15 15 codart Courant 14/summer 2007/cur ator s ca ses architects. It included a thorough revamping of the existing building, whereby nothing essential to the original architecture was altered. The invisible renovation consisted in hiding the new technical equipment (for climate and light control as well as security) as far as possible under the ground and beneath the roof. It was decided that all the galleries would remain dedicated to display and not (as often happens) adapted to new functions such as a library or cafeteria. In many parts of the building the original woodwork, such as doors and paneling, had been preserved; this typical Beaux-Arts décor was left intact and restored, while elsewhere modern alternatives were sought. The interior now speaks two stylistically distinct languages. The first large gallery, the Forum, is in classic Beaux-Arts style and lies in the same central axis as the classicizing hemicycle with its Doric columns. The visitor s route begins in the modern wing designed to house the Old Masters (eight galleries). This is followed by 14 rooms in which the original decoration has been retained; the collection here is mainly 19th century. This is followed by another eight galleries in the contemporary idiom, providing an excellent framework for the modern masters. The differences in style thus mark the different periods represented in the collection. The colors of the walls, too, give each of the sectors its own accent. Also incorporated into the circuit are six small rooms that together form a permanent print room. As noted above, the first phase of the renovation, comprising ten galleries, was carried out in 1997, and even before that various alterations had already been made. Working in stages like this is normal for larger projects and results from the necessity of staggering expenditures due to limited financial resources. In the end, however, the Ghent museum chose to go down another route. For art institutions, namely, this step-by-step process has a number of serious disadvantages. The continual interruptions to the building work expose the collection to risks and are inconvenient to both the public and the staff. It is impossible to close off the construction sites completely. There is a lot of noise, and dust finds its way into every nook and cranny. For the visitor, an unfinished museum featuring temporary installations and frequent disruptions is anything but pleasant. Two important preconditions need to be met before tackling a museum renovation in one go. First, all the funding needs to be in place already. To this effect, the city of Ghent and the subsidizing government bodies (the Flemish Community and the Province of East Flanders) entered into an agreement that guaranteed Lodewijk De Vadder, The Sonian forest with market vendors, Museum voor Schone Kunsten, Ghent, inv. nr B. Copyright Museum voor Schone Kunsten Ghent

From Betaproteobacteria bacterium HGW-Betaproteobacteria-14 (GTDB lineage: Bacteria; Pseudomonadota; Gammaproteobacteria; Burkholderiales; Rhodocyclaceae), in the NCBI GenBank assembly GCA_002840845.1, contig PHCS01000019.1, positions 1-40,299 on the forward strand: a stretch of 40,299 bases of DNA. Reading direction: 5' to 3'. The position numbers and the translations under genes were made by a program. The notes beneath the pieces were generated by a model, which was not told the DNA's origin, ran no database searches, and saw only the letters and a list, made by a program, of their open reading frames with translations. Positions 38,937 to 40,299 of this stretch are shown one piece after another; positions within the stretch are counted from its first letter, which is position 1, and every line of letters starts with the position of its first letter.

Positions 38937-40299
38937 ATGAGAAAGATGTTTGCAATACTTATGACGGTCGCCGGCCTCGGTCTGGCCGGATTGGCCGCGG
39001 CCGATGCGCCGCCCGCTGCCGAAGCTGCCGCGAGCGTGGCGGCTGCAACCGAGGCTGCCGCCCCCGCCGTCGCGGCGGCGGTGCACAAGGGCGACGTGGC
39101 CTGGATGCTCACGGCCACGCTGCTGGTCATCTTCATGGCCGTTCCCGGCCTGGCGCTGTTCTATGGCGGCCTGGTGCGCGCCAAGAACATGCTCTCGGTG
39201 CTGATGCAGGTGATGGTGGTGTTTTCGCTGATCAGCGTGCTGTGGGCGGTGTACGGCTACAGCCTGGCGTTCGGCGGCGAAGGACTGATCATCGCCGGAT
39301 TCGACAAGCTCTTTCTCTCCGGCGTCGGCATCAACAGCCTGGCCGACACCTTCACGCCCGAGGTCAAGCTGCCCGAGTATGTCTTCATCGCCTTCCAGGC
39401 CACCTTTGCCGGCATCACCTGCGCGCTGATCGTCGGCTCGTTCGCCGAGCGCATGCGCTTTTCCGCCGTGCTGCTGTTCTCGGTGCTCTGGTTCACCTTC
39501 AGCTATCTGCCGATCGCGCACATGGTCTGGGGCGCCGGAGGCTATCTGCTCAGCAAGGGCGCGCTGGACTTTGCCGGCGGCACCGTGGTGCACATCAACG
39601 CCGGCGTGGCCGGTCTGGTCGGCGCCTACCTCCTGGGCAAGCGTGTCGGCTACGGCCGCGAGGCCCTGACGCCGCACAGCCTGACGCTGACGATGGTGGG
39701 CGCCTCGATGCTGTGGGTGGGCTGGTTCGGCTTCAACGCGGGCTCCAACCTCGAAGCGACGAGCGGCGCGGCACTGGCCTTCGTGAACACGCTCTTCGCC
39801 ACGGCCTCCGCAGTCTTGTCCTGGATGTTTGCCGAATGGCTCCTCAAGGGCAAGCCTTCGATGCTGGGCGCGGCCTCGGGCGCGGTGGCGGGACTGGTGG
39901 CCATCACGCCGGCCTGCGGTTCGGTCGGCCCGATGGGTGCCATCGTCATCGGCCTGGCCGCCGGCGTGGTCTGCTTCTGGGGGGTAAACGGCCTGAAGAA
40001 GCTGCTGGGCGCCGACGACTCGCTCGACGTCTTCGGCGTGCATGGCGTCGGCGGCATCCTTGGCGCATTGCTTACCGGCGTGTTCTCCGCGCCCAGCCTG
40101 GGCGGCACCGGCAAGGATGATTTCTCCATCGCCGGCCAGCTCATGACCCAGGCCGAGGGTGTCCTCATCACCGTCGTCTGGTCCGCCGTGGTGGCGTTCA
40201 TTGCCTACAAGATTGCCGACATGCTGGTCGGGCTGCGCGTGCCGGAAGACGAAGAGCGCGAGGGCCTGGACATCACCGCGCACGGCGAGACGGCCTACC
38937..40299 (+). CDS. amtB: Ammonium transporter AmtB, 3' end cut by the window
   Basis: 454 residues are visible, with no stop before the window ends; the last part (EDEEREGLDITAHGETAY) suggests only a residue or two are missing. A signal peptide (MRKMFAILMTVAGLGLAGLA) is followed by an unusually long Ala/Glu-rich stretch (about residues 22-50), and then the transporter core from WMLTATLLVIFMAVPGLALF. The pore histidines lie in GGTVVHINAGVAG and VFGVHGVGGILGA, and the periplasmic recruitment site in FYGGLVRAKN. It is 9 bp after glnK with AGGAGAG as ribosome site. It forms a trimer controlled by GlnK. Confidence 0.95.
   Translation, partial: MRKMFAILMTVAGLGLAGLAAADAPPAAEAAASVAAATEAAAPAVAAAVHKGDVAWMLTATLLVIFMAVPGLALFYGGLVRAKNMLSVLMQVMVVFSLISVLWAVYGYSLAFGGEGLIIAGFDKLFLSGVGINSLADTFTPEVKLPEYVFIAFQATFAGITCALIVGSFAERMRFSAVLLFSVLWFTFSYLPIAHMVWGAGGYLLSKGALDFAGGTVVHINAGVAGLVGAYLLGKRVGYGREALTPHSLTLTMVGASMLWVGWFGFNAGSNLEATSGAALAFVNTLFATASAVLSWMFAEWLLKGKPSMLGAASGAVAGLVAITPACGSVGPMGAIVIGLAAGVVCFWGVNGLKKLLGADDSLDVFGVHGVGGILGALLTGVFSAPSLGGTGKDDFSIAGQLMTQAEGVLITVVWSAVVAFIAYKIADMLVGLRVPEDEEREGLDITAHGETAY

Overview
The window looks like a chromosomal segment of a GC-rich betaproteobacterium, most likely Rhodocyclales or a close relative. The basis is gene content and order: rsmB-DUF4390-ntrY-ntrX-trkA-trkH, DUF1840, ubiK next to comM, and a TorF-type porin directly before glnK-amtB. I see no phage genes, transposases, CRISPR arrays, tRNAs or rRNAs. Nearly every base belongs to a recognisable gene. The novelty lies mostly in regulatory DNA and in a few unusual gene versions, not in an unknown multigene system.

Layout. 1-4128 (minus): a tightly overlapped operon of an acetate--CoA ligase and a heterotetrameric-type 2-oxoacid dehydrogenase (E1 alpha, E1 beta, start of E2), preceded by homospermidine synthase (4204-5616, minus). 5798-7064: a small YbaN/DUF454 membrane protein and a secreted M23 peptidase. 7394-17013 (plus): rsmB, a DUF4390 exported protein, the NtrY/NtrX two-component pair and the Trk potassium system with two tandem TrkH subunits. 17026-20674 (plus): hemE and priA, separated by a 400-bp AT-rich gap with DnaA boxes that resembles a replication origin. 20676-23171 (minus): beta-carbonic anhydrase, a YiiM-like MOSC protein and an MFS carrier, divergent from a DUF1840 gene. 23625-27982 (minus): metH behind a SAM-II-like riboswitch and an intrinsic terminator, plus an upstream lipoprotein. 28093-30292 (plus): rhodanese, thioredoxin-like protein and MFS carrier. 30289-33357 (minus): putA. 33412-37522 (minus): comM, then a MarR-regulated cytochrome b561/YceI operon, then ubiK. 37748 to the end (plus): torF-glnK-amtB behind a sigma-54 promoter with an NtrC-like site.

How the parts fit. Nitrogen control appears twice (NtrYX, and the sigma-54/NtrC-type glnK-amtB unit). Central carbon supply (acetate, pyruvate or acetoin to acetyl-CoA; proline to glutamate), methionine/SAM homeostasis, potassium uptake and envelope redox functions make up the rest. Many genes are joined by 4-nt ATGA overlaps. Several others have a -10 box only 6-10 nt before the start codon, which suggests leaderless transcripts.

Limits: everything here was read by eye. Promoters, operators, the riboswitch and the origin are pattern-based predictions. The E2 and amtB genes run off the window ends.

16 16 the works continuity. Second, the museum has to be prepared to close its doors completely, and to find another, temporary home for the collection. For the duration of the renovation in total four years both the museum staff and the collection moved to the empty wing of a nearby military barracks, known as the Leopoldskazerne. The museum s closure did not, however, lead to years of inactivity. A varied program was instituted under the motto Grand Tour. Even in the Leopoldskazerne the museum remained open. Every effort was made to ensure the continuation of services to the public as regards the library, the documentation center, the administration and the workshop for young people. The artworks, too, remained partly accessible. Exhibition spaces were created in the former officers mess. In this building, re-baptized the Kunstpaviljoen, works from the collection were shown in thematic installations. A number of masterpieces were given on long-term loan to museums in Ghent and its environs. Major works from the collections of religious art from the Middle Ages through the Baroque were shown in the crypt and ambulatory of Sint-Baafskathedraal a splendid and highly appropriate location. Two exhibitions were put together with works from the modern collection: D En sor à Magritte dans les collections du Musée de Gand (From Ensor to Magritte: Works from the collection of the Museum of Fine Arts, Ghent) in Lodève in 2004; and The collection of the Museum of Fine Arts, Ghent. Modernism in Belgian art: From Neo-classicism to Surrealism in 2005, which traveled to four museums in Japan. The museum was also generous in its exhibition lending policy, made possible by the fact that the collection remained close at hand. At the same time, the painting collection was given a thorough examination and the inventories were updated. This enabled the museum to present a brand new catalogue of the collection of Old Masters and modern art to the public at the opening in May For the first time since 1950, the visitor is now able to become acquainted with the whole collection, on display in more than 40 galleries. New labels and wall texts have been written and are available in four languages (Dutch, English, French and German). There is a new audioguide (in Dutch, English, French and German) and a new general guide to the museum (in Dutch and English). On the occasion of the reopening a display of artists portraits was shown in the Forum. Those were brought together from the Groeningemuseum Bruges, the Koninklijk Museum voor Schone Kunsten Antwerp, and the Museum voor Schone Kunsten Ghent. On view until 13 January 2008 is the first large-scale exhibition in the new museum: British vision: observatie codart Courant 15/winter 2007/cur ator s ca ses en verbeelding in de Britse kunst, (British vision: observation and imagination in British art, ). This major presentation is in line with the museum s aim not only to focus on the art of the Low Countries but also to present the international context. Robert Hoozee is director of the Museum voor Schone Kunsten in Ghent and a codart member since Cathérine Verleysen is research curator of the museum on behalf of the Vlaamse Kunstcollectie and a codart member since literature Exhib.cat. De vrienden van Scribe: de Europese smaak van een Gents museum, Ghent (Museum voor Schone Kunsten) Arnout Balis, Robert Hoozee, Maximiliaan P.J. Martens and Paul Van Haute, 200 jaar verzamelen: collectieboek Museum voor Schone Kunsten Gent, Ghent & Amsterdam Goedele Reyniers and Hilde Weissenborn, De Sgraffitofries van het Museum voor Schone Kunsten te Gent, Monumenten, Landschappen en Archeologie (July-August 2006), pp Coll. cat. Museum of fine arts Ghent. Paintings catalogue, 2 vols., Ghent Vol. i, 14th-18th century. Vol. ii., 19th-20th century. Exhib. cat. British Vision: observation and imagination in British art, , Ghent (Museum voor Schone Kunsten) Robert Hoozee, Monique Tahon-Vanroose, Het gebouw van Charles VanRysselberghe. Museum voor Schone Kunsten Gent Museum of Fine Arts Ghent. The Building by Charles Van Rysselberghe, Ghent 2007 The Museum voor Schone Kunsten in Ghent will host the codart elf congress in March For more information, see pp Interior of one of the galleries in the new Museum voor Schone Kunsten in Ghent. Copyright Kristien Daem.